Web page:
Max Beckmann in Munch

Max Beckmann in Munch

Another trip, this time back to Bavaria again. Southern Germany has become a centre for astrophysical research you know. I spent ten days in Garching, Munich. Where once there were fields there are now hundreds of astronomers. Miles outside the city, far from the beer-halls and car factories. Out there, around the nucleus of the Garching nuclear reactor, a city is growing, populated by students of the physical sciences. A recent important event: recently, after twenty years of waiting, line six of the Munich U-bahn has finally reached Garching-Forschungzentrum, and the walls of the station there are covered with diagrams details the discoveries of generations of (mostly German) scientists specializing in this the most profound of all physical sciences. And of course, out here in the countryside, the laws of nature are just the same as in the centre of Paris.

Of course I made frequent trips into town to see what there was to see. My first week there was with fog and snow and the city became a distinct, unreal thing. Heavy snow fell one day after I arrived. On the Saturday, through the mist and feeble winter light, I was just about able to find my way to that great Munich institution, the Volksbad, and after about half an hour of wandering around inside I found my cabinet and thence to the pool. From the outside, the Volksbad looks more like a church than a swimming pool, it has a clock tower, a nave…when I first saw it I thought: that’s really a swimming pool?….A week without swimming my lengths and I felt stiff and my thoughts were sluggish, no matter how much coffee I drank from my moka.

And on the Sunday afternoon I went with a friend to see a temporary exhibition of the works of Max Beckmann at the Pinakothek der Moderne. The same morning, I went to the Alte Pinakothek to see once more some of Durer’s paintings that I had not seen since the last time I was there, almost fifteen years previously. I stared at Mr. Durer’s self-portrait and he stared back at me across the five centuries which separated us. Meanwhile, from the windows, I could see three enormous Max Beckmann reproductions hanging from the walls of the Pinakothek der Moderne…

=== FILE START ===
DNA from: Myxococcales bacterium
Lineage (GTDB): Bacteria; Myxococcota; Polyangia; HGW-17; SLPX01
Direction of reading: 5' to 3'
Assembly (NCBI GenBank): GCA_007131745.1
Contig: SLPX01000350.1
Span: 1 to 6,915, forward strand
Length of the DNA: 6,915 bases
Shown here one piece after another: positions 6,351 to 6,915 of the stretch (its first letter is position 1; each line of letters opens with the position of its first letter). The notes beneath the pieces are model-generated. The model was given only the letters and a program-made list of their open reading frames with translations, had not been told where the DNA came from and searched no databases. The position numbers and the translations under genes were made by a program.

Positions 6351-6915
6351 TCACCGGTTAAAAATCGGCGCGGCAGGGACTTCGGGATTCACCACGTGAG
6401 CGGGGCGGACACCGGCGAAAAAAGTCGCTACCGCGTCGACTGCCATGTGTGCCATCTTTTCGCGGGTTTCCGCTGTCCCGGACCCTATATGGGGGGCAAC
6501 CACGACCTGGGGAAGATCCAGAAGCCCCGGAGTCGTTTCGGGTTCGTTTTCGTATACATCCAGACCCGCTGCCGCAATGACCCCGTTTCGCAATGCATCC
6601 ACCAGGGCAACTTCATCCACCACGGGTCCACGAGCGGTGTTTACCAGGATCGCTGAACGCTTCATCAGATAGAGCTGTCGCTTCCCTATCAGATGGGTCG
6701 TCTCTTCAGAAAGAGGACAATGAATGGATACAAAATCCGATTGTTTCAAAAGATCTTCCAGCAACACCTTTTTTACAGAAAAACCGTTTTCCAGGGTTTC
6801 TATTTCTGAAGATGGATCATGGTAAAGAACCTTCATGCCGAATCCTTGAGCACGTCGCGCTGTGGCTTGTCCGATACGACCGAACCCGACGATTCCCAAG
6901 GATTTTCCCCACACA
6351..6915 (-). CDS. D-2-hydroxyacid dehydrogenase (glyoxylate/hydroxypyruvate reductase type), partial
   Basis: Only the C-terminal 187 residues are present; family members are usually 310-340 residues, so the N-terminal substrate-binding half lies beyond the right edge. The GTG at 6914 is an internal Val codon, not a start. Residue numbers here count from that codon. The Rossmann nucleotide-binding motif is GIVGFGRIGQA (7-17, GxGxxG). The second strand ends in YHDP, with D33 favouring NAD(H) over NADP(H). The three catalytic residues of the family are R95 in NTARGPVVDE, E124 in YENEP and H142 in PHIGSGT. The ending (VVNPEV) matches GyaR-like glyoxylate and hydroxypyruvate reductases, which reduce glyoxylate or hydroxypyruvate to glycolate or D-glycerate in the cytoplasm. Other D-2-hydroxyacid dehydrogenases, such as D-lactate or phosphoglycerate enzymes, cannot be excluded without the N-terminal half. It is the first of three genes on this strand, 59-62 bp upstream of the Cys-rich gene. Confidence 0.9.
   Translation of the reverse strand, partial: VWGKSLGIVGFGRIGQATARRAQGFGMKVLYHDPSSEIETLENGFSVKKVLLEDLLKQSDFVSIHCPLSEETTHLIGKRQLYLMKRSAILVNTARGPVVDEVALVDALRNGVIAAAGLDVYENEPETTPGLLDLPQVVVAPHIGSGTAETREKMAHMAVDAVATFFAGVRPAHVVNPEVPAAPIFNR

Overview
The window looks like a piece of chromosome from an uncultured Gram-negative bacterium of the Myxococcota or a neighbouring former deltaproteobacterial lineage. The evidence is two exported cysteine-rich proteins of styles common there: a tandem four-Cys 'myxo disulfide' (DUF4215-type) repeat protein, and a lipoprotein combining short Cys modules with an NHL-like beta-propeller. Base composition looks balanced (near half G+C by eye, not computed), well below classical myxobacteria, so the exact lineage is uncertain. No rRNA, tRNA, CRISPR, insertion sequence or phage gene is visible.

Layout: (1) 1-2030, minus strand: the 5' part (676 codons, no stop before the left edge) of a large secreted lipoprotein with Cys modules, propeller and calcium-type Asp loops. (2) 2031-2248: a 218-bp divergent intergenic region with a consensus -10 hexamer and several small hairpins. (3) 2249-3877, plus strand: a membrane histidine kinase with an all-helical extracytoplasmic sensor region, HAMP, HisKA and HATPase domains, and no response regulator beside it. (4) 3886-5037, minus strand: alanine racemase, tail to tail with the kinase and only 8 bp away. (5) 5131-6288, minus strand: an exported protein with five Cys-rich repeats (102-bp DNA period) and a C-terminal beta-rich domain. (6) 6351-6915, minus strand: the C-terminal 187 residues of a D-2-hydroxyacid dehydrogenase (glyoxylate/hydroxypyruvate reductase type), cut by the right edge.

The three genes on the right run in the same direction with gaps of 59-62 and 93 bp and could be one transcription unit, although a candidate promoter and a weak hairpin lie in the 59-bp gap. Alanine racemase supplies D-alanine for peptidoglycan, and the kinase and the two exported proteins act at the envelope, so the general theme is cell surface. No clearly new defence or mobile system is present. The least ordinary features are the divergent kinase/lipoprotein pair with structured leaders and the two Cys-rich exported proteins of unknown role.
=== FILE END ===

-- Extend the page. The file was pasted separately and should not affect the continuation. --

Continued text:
Almost all of Beckmann’s works presented at the Pinakothek der Moderne were paintings he made in exile. Hitler’s Germany was particularly unpleasant place for him: his works were featured in the Nazis “Degenerate art” exhibition, and Beckmann left for Amsterdam on the exhibition’s opening day. Five hundred of his paintings were confiscated. At a time when a many European painters had abandoned figuration for the snowy wastes of abstraction, Beckman’s paintings were filled with meaning and allegory which mirrored directly the chaotic and violent world which surrounded him. Walking through the gallery my mind returned again to Pierre Bonnard, who, at the same time, Europe in flames, was meticulously searching for the ideal painting of his wife lying in the bath…One of my favourite Beckmann is “Dream of Monte-Carlo” (“Traum von Monte-Carlo”). Croupiers with swords place cards on a green baize table whilst they are shadowed by hooded men carrying fizzing bombs…Beckmann also re-invented the triptych (and that morning I had seen one of Durer’s famous ones) which had laid dormant since the middle ages. He filled large canvases with themes of exile and departure…
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